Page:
Monterosi and Lago Bracciano
On our way to Monterosi from Sutri, we saw a distinct change; the presence of the wealthy Roman who commutes into town while living in a country residence, perhaps with horses. Initially, it was just a vague sense, but in the end it was the disproportion between the scale and quality of the residences and the agricultural land around them, plus the presence of an increasing number of multi-residence gated communities that confirmed the change. We had not really seen this anywhere else on our journey. We were now within a 60km commute of the centre of Rome.
Our overnight stay was in the beautiful home of Theresa and Franco overlooking Lake Bracciano . They were great hosts, Theresa gave Amna a ride from Monterosi to their home La Cavetta and then to our next destination La Storta because Amna’s knee was acting up. She took us to Trevignano Romano on the lake shore. This is another volcanic caldera like Bolsena and forms the water supply for the fountains of Rome.
Afzaal and I did a marathon walk of 31 km to La Storta near Rome as the penultimate leg of our journey. Wonderful scenery again. But a testing walk, we were hobbling by the end of the day. It was a delight to get to our lodgings at the Sacred Heart Convent (Casa Nostra Signora del Sacro Cuore) run by kindly nuns.They describe it as ‘well furnished, sober and yet pleasant’. Located on the Via Cassia, it was a haven of peace. Again we saw the impact of proximity to Rome; we encountered our first ever McDonalds in over two weeks. Across from the convent was a real happening place, a combination of bar, café, pasticceria, restaurant, supermarket and sophisticated hangout for hip people. We really enjoyed it, but it had the unfortunate name of Mr Pizza Drugstore (one thing it wasn’t was a drugstore, but I think the association with American drugstore soda fountains was what they were aiming for).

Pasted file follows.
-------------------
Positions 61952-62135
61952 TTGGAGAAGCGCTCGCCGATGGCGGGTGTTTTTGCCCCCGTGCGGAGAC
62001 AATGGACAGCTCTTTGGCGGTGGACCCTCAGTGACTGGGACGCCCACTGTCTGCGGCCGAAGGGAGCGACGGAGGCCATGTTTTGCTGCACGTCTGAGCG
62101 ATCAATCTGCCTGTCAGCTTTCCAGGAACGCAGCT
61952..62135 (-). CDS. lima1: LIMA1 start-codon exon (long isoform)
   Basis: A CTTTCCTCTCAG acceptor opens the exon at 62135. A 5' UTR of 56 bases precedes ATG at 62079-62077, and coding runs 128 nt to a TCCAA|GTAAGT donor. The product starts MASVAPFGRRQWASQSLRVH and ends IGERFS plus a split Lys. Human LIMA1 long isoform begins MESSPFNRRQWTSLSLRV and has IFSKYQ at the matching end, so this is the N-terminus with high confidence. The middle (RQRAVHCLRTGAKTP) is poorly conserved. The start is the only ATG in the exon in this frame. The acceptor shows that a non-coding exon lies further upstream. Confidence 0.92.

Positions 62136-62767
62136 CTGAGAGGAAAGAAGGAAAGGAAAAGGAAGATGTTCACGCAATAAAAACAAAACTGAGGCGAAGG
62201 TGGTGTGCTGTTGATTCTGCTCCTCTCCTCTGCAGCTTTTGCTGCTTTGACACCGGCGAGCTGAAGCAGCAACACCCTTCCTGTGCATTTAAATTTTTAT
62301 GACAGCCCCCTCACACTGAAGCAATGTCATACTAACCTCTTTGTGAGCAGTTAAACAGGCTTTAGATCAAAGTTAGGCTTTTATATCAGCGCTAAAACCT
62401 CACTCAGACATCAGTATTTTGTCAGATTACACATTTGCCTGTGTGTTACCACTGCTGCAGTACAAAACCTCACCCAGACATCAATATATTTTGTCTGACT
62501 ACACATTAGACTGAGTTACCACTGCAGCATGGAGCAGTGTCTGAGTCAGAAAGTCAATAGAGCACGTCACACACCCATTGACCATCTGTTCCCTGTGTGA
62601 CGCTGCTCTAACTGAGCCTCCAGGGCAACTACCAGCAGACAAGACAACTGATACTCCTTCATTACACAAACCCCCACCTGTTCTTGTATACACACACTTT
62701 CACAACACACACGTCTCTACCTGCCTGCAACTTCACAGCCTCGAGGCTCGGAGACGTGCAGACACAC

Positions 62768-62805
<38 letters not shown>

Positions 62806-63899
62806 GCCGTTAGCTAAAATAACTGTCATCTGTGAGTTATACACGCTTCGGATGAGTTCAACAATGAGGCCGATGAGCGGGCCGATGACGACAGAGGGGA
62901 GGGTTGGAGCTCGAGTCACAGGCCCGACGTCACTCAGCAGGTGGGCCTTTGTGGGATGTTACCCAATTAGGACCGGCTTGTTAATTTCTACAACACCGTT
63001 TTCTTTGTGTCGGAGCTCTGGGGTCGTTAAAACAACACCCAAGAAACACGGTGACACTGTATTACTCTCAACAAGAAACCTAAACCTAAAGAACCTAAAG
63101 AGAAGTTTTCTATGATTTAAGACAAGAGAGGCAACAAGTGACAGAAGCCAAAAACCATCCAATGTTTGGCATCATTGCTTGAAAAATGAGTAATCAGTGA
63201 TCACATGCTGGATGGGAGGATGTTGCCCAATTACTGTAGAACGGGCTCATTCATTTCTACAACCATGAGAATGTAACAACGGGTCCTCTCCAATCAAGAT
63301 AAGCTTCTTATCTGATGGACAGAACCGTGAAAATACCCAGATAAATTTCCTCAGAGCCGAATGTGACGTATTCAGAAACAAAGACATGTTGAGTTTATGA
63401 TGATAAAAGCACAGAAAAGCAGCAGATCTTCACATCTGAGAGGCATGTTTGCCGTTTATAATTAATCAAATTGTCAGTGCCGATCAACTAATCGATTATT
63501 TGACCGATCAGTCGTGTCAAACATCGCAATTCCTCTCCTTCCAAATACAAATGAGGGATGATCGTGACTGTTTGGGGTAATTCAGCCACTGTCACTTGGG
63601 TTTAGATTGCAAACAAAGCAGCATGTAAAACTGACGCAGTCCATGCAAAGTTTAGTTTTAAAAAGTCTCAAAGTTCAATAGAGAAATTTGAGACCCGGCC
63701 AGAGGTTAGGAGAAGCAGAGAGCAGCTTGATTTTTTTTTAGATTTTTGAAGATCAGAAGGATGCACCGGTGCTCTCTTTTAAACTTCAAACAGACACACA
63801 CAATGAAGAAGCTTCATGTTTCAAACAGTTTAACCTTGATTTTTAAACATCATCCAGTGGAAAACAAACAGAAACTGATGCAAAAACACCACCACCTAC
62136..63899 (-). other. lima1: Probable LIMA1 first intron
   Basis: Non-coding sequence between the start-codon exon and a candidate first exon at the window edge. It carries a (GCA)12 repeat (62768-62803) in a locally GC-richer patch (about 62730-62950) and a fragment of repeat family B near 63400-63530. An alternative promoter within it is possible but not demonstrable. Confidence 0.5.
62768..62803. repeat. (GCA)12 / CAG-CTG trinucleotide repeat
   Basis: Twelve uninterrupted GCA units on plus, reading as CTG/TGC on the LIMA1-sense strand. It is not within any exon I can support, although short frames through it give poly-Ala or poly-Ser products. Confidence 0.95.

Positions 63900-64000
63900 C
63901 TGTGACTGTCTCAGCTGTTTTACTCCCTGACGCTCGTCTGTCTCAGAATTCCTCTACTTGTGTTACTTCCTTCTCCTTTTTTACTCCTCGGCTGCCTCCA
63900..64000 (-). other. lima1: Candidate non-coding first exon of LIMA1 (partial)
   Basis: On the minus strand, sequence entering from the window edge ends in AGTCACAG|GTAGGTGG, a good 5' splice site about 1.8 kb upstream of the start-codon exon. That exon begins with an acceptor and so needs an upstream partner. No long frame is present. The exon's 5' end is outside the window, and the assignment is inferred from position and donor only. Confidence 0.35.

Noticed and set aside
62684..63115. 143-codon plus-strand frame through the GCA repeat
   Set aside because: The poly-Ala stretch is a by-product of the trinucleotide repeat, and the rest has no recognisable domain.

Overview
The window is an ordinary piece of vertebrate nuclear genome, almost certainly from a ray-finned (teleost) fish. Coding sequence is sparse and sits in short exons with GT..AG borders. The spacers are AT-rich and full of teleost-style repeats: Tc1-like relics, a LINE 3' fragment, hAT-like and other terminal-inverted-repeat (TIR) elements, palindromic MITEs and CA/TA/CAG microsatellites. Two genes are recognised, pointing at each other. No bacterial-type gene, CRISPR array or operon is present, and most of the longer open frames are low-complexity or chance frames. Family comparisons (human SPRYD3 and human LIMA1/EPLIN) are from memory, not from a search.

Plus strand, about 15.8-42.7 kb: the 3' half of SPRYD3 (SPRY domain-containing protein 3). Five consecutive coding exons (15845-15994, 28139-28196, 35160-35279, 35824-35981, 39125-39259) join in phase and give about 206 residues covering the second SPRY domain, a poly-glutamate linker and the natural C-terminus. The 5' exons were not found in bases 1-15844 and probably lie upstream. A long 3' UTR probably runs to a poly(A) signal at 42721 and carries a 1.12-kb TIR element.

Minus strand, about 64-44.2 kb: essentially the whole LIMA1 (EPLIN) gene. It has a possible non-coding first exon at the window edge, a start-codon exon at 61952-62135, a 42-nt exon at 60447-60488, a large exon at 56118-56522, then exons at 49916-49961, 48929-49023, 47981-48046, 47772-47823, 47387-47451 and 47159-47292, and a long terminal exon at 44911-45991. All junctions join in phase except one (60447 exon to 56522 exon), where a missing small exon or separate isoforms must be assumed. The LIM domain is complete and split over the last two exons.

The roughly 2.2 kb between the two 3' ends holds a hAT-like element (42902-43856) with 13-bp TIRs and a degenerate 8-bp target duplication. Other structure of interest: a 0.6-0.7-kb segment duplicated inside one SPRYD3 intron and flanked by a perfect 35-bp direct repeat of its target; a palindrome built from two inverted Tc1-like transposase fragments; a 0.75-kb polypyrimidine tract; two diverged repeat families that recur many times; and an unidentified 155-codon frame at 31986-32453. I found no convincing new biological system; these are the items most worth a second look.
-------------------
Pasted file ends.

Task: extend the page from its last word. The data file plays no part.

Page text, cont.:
The walk to Rome was the least pleasant of the whole trip, because large sections of it were alongside, or in some cases on, a very busy road. A fellow pilgrim from Austria named Reinhard accompanied us into Rome. He had first cycled 600km from Verona to San Quirico, donated his bike and then walked the rest of the way.
Link to Amina's blog: http://amnaabidi.wordpress.com/2013/05/25/the-final-stages-to-st-peters/
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